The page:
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On 14 – 15 May 2018 Australian Red Cross and the IFRC, with the Australian and Indonesian governments, co-hosted the first regional Government and Civil Society Roundtable as part of the State-led Bali Process. Representatives from six National Societies (Australian Red Cross, Bangladesh Red Crescent, Maldivian Red Crescent, Nepal Red Cross, Pakistan Red Crescent, and Philippine Red Cross), ICRC and IFRC were joined by representatives from 13 governments and national and regional Civil Society Organisations (CSOs) and international agencies. The meeting was a significant success, with strong engagement between RCRC Movement partners and governments, and a commitment made by the Bali Process co-Chairs, namely the governments of Australia and Indonesia, to follow through on outcomes and recommendations.

After the end of two days of engaging and frank discussion, it was agreed by participants that:

Effective cooperation between governments and CSOs is key to preventing and addressing human trafficking and serious forms of labour exploitation, including the importance of:

  • supporting CSOs as an invaluable asset in identification and protection processes and ensuring clear guidelines and operating procedures to clarify roles and responsibilities;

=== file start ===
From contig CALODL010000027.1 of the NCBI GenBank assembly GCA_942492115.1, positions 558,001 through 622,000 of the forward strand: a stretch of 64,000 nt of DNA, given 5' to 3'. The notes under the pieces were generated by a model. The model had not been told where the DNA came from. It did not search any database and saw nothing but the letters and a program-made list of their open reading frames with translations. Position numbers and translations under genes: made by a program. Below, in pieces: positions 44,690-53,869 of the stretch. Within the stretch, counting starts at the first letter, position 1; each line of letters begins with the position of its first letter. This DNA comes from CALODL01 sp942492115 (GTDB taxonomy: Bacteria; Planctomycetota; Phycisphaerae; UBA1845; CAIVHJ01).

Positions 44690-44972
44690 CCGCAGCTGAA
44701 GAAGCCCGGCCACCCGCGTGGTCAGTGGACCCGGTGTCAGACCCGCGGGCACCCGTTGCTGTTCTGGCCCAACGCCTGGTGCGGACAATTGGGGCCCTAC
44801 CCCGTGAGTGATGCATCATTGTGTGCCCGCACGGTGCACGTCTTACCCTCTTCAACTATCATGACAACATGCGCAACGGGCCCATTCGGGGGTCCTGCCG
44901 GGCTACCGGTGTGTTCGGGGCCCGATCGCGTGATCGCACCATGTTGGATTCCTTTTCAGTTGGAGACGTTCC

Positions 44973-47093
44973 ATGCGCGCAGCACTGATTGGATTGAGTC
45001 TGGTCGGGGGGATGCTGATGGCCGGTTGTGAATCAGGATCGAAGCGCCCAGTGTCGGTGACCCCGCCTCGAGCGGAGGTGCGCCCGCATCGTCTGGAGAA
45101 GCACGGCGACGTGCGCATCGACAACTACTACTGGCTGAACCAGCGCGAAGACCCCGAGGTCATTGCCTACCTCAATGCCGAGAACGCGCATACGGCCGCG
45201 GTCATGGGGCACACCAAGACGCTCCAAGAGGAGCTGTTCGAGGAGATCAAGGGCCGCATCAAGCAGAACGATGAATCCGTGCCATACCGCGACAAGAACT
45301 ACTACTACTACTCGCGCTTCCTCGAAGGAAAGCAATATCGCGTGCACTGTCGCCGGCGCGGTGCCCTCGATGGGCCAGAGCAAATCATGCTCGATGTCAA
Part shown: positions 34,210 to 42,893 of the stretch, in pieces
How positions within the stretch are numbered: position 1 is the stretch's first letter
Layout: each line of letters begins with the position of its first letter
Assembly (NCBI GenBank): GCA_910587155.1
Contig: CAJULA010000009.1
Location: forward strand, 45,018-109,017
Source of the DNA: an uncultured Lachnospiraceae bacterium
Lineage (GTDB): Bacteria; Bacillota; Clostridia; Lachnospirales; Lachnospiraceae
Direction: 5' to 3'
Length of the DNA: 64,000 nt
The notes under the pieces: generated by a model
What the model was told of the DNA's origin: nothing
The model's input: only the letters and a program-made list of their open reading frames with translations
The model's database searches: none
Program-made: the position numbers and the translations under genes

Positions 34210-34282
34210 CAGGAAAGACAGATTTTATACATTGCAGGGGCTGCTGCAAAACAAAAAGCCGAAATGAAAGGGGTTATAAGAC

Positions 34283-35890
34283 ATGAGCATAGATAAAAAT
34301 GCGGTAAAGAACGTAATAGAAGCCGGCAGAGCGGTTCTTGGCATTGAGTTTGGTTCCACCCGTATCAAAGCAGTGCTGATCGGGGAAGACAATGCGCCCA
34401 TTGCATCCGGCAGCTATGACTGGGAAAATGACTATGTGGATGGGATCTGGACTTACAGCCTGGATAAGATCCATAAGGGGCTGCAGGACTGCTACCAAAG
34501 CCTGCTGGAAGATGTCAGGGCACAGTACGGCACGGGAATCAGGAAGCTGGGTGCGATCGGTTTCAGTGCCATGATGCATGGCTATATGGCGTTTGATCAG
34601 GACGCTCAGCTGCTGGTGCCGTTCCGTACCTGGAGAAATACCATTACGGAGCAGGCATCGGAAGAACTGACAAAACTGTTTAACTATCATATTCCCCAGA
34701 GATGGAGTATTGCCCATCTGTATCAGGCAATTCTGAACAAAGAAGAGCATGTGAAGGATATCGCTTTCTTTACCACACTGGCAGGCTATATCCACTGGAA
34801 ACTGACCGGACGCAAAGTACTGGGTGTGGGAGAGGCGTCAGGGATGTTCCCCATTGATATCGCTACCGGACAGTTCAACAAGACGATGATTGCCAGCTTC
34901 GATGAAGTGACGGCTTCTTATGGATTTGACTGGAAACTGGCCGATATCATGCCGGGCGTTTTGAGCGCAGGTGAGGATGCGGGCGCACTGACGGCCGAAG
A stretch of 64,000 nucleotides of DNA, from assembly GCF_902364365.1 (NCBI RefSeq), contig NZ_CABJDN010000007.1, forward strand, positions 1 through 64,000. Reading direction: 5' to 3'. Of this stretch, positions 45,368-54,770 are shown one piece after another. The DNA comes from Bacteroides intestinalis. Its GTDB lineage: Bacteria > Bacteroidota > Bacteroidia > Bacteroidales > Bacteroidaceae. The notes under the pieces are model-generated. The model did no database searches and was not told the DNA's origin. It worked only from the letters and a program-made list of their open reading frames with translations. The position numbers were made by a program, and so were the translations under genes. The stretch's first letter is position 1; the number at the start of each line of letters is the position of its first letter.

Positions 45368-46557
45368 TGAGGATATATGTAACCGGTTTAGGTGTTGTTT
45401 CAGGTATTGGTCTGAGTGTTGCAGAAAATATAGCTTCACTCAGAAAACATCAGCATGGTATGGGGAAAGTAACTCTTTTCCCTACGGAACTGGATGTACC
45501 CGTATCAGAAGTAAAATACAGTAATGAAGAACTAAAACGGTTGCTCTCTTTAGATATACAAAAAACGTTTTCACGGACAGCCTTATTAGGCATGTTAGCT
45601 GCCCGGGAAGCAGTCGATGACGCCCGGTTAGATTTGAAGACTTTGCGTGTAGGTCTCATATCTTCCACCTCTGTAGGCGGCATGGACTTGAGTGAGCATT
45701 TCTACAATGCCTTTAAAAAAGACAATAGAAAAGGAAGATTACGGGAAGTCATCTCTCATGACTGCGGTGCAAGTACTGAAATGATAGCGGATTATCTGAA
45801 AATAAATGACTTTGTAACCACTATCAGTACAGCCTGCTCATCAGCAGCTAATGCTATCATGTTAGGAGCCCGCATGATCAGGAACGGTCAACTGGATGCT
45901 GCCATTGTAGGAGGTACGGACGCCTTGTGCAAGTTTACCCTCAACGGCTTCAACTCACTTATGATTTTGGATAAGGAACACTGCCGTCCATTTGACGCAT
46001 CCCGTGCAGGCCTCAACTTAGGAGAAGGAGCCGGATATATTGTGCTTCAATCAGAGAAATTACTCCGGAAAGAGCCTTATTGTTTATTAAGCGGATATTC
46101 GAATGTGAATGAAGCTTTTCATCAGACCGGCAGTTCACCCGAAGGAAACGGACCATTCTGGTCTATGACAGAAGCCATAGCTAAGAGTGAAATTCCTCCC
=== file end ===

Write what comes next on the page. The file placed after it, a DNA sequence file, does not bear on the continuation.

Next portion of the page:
• formalising national coordination mechanisms to lay the foundation for effective protection; and
  • ensuring coordination mechanisms are operationalised through referral pathways, SOPs, regular meetings and evaluations

Referring to the root causes of trafficking and labour exploitation, governments and CSOs can collaborate to:

  • increase capacity for knowledge building sharing about why people experience human trafficking; and
  • build opportunities to form both formal and informal networks to increase pathways for identification and referrals.

On the challenges of effective collaboration:

  • Governments play a convening role to bring governments and CSOs together to share information and good practice; and
  • develop a shared understanding of common goals, focused on shared mandates and objectives while recognizing different roles, mandates and priorities.

Examples of good practices includes:

  • Innovative approaches to address shared challenges
  • Strong networks
  • Recognition of the strengths that CSOs bring to identification and protection.
  • Participants agreed to share contact details to facilitate strengthened connections and relationships and build effective pathways for information and knowledge sharing.

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